Big Ten: Navy Midshipmen
Thank goodness for Joe Paterno.
Paterno actually remembers the days when Penn State opened its football seasons against Navy. From Paterno's second season as Penn State head coach in 1967 until 1971, the Nittany Lions raised the curtain against the Midshipmen. Penn State and Navy have met 37 times and played 12 games between 1961-74, but the two squads haven't faced each other since.
The hiatus ends Sept. 15, 2012, as Penn State announced Wednesday that it will host Navy at Beaver Stadium. Will JoePa still on the Nittany Lions sideline? Time will tell.
"We are excited to have Navy returning to the Penn State football (schedule," Penn State athletic director Tim Curley said in a prepared statement. "Navy was our (season opening opponent a number of times in the 1960's and '70's and (we've had many memorable games against the Midshipmen. Navy has a great (football tradition and has returned to being one of the top programs (in the nation during the past decade. We're looking forward to having (Navy playing again in Beaver Stadium."
This is a very competitive series, with Penn State holding an 18-17-2 edge against Navy, first facing the Midshipmen in 1894 in Annapolis. Penn State has won seven of the 10 meetings in State College.
Navy is no pushover, as Ohio State found out in the 2009 season opener. The Mids have made a recent habit out of giving traditional powerhouses all they can handle. Therefore, I like this addition for Penn State.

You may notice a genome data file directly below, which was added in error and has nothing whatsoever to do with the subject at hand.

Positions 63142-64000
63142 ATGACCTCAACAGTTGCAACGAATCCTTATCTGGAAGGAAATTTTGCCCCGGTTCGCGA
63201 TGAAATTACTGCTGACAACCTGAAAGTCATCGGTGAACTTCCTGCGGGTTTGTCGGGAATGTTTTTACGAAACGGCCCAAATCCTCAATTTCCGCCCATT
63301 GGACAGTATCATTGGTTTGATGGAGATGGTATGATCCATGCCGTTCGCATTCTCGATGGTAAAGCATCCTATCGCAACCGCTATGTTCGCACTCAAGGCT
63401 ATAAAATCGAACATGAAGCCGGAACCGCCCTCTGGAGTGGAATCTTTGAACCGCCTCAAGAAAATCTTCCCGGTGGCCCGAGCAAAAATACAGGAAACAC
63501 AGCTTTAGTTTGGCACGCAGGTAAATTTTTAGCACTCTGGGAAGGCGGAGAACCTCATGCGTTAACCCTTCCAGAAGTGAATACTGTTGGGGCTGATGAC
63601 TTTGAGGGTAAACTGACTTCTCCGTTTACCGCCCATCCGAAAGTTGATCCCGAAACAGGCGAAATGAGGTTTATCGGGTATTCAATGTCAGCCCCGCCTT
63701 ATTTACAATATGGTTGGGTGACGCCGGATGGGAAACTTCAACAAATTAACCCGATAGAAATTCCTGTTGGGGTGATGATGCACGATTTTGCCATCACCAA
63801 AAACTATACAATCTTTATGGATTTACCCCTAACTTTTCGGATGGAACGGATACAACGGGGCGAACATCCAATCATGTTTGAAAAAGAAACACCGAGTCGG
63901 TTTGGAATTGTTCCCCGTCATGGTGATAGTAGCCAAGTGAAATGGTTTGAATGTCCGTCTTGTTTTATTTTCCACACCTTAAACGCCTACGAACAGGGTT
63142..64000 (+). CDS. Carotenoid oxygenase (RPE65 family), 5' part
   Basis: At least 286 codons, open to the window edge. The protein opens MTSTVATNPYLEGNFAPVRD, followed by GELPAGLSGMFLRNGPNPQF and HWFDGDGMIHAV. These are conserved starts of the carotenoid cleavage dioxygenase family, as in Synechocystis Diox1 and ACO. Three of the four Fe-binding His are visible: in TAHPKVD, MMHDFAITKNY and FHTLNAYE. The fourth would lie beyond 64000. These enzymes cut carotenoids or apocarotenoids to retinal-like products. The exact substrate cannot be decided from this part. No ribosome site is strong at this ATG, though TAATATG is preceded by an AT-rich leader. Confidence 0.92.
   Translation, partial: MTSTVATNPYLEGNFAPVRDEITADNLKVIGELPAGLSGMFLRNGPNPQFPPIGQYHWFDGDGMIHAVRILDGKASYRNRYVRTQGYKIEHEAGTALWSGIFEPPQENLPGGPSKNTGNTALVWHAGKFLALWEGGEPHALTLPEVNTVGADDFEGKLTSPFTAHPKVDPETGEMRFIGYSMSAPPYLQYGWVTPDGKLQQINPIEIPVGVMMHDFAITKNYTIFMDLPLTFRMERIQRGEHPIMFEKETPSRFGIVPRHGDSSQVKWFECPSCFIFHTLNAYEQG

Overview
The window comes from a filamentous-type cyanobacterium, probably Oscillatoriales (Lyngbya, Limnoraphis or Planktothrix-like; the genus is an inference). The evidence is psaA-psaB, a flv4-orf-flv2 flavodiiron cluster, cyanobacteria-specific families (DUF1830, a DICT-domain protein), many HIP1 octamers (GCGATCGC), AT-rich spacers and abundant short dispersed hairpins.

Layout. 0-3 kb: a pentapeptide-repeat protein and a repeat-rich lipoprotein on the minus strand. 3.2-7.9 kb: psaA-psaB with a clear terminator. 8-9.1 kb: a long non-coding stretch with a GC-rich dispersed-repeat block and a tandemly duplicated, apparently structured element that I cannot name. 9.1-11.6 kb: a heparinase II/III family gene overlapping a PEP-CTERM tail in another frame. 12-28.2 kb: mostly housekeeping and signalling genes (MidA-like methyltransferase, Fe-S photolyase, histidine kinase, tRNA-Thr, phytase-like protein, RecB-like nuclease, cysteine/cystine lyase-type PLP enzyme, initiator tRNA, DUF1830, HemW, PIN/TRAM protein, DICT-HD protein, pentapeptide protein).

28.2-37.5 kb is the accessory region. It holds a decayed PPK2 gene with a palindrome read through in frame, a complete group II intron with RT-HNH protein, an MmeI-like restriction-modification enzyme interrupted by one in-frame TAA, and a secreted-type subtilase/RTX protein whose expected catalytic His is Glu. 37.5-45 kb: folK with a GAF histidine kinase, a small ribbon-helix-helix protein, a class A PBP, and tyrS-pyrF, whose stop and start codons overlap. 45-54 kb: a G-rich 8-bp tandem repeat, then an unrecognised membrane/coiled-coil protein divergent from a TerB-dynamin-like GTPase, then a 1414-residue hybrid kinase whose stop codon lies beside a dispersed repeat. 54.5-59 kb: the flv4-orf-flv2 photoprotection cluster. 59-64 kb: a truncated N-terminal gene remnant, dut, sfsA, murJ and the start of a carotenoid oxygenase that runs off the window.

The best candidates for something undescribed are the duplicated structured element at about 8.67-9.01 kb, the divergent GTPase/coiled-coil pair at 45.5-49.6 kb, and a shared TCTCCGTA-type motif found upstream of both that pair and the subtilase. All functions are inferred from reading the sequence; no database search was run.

Penn State previously had been scheduled to host Temple on Sept. 15, 2012. Virginia is also part of the Nittany Lions' nonconference slate that fall.
|Notre Dame coach Charlie Weis and Michigan coach Rich Rodriguez are facing similar problems within their programs.|
Notre Dame and Michigan treated us to one of the season's most entertaining games back on Sept. 12 at the Big House. Both teams seemed destined for solid seasons back then, but the Fighting Irish and Wolverines have since fallen on hard times. Michigan hasn't beaten an FBS team since Sept. 26 and needs to upset No. 20 Wisconsin or No. 11 Ohio State to avoid missing a bowl for the second straight season. Notre Dame likely fell out of the BCS bowl mix by losing to Navy for the second consecutive time in South Bend. Not surprisingly, head coaches Rich Rodriguez and Charlie Weis are in the crosshairs.